Silicon Valley doesn't consider patriotism when making decisions, billionaire venture capitalist Peter Thiel told "Fox & Friends" Friday morning.
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Instead, the big tech companies focus primarily on what will benefit themselves, Thiel said.
“Silicon Valley likes to think of itself as sort of cosmopolitan or globalist, but I think that’s not actually what’s going on here,” he told “Fox & Friends.” “It is just sort of an insular form of parochialism. Maybe it’s borderline autistic, so it’s a complete incuriosity about the rest of the world.”
Thiel, an early Trump supporter, has been critical of Google over its working relationship with China.
“So I think if you ask people at Google, they wouldn’t even think in terms of patriotic, unpatriotic,” Thiel continued. “They don’t think of China as a geopolitical rival. They’re just not really aware of what’s going on outside of their campus.”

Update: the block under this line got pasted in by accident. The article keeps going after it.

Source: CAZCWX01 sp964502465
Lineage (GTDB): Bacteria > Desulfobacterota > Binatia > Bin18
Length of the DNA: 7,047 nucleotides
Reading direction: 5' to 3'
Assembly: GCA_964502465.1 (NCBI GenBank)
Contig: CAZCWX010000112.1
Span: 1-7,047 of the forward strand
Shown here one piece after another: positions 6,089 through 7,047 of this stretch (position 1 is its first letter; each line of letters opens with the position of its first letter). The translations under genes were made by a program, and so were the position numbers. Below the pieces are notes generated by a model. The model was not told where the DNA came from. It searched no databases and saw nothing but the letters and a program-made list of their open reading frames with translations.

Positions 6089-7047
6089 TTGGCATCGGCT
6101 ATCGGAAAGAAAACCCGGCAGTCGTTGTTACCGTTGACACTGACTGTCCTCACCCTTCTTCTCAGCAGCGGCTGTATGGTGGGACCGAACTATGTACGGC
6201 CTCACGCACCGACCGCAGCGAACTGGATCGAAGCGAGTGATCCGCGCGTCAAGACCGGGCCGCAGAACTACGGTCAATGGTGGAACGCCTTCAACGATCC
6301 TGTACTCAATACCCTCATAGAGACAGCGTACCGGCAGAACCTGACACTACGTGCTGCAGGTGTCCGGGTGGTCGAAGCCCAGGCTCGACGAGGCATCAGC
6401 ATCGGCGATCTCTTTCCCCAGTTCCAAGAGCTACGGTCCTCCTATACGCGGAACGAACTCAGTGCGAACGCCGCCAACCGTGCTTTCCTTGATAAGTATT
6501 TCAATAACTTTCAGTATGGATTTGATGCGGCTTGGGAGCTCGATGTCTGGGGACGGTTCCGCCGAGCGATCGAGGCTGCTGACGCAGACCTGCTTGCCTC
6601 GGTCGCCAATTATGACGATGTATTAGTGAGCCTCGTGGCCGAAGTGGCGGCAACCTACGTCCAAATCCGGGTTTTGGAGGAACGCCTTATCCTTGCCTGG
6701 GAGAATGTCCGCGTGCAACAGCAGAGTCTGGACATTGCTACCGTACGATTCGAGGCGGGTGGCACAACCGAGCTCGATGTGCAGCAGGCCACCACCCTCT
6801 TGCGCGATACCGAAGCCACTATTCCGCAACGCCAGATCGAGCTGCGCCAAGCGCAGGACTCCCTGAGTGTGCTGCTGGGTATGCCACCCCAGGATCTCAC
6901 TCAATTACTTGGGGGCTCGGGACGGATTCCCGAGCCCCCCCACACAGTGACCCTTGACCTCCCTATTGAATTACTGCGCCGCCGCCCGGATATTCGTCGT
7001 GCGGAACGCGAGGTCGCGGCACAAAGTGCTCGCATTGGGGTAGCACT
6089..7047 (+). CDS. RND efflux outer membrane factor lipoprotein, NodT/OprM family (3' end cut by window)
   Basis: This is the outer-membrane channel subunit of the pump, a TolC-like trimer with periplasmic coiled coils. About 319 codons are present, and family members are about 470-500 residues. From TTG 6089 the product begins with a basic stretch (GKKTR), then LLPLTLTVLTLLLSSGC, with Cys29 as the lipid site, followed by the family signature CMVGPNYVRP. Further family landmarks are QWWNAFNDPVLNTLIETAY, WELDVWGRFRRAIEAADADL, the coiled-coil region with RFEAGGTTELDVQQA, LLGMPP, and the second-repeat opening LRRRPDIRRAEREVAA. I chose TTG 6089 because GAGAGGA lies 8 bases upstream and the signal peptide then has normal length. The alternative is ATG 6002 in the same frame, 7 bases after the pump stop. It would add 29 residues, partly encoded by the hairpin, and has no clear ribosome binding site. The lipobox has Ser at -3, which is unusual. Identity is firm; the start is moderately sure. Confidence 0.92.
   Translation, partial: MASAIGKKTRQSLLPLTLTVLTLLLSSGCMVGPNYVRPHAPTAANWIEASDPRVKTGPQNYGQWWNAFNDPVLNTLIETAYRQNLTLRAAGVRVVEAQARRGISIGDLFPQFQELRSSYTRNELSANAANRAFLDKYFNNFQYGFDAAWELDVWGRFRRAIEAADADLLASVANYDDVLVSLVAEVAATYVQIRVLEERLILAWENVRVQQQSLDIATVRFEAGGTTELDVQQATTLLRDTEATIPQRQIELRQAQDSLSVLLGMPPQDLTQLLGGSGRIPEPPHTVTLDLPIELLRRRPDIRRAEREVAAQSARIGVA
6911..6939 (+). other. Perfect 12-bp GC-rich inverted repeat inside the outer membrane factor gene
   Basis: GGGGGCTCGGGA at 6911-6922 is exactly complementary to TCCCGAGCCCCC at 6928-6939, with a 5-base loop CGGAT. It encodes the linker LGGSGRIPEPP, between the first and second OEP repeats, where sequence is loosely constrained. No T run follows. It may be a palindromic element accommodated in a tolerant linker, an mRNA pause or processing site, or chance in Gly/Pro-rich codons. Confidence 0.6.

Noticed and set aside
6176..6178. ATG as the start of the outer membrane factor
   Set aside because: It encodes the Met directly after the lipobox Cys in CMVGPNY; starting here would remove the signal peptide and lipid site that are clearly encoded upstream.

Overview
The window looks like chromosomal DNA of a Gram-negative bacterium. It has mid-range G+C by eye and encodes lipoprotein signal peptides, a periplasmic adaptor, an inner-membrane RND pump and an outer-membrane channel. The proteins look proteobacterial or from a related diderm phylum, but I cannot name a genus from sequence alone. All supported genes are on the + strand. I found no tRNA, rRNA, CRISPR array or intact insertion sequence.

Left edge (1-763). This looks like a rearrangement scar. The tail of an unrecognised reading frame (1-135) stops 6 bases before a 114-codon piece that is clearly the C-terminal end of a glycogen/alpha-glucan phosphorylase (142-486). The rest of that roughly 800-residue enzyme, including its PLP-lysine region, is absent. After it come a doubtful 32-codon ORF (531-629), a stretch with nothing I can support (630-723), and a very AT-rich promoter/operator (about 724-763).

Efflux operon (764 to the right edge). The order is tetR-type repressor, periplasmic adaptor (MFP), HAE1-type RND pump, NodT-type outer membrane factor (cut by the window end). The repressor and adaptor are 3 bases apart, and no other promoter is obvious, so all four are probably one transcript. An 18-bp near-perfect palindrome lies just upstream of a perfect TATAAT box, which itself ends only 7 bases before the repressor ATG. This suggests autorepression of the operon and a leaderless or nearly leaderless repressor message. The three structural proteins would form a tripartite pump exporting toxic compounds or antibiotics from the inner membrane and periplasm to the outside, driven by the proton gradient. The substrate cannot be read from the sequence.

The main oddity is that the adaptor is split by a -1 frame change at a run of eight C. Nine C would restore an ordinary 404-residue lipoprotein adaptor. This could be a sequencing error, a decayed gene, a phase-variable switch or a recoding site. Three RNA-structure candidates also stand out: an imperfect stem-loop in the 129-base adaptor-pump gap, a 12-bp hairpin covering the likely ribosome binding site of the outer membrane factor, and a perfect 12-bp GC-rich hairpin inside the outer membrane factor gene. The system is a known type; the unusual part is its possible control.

Thiel, a Facebook board member, made waves last month when he accused Google of making a “seemingly treasonous decision to work with the Chinese military” while backing out of a race for a lucrative defense contract with the U.S. military. He also suggested that Chinese intelligence has likely infiltrated Google.
In an interview with Fox's Tucker Carlson Thiel challenged Google's CEO Sundar Pichai to answer some tough questions.
“I would say answer my three questions. How many foreign intelligence agencies have infiltrated Google? Have the Chinese, in particular, infiltrated? And why are you working with Communist China and not the U.S.? What is the reason you’re doing that?” Thiel told Carlson in an exclusive interview last month.
Google denied working with the Chinese military, but Thiel said Monday those denials miss the point.
“The counterpoint is you’d have to just look at the constitution of the communist party of China, which says that you’re supposed to have civil-military fusion,” he said.
Google announced in 2017 it was setting up an artificial intelligence research center in Beijing, something Thiel called “unprecedented.”
“If you look at the entire Cold War history over the last century, I don’t think there’s ever a case where a major U.S. company refused to work with the U.S. and worked with our major geopolitical rival,” Thiel told Fox News. “It’s not like this weird liberal thing. It is absolutely unprecedented.”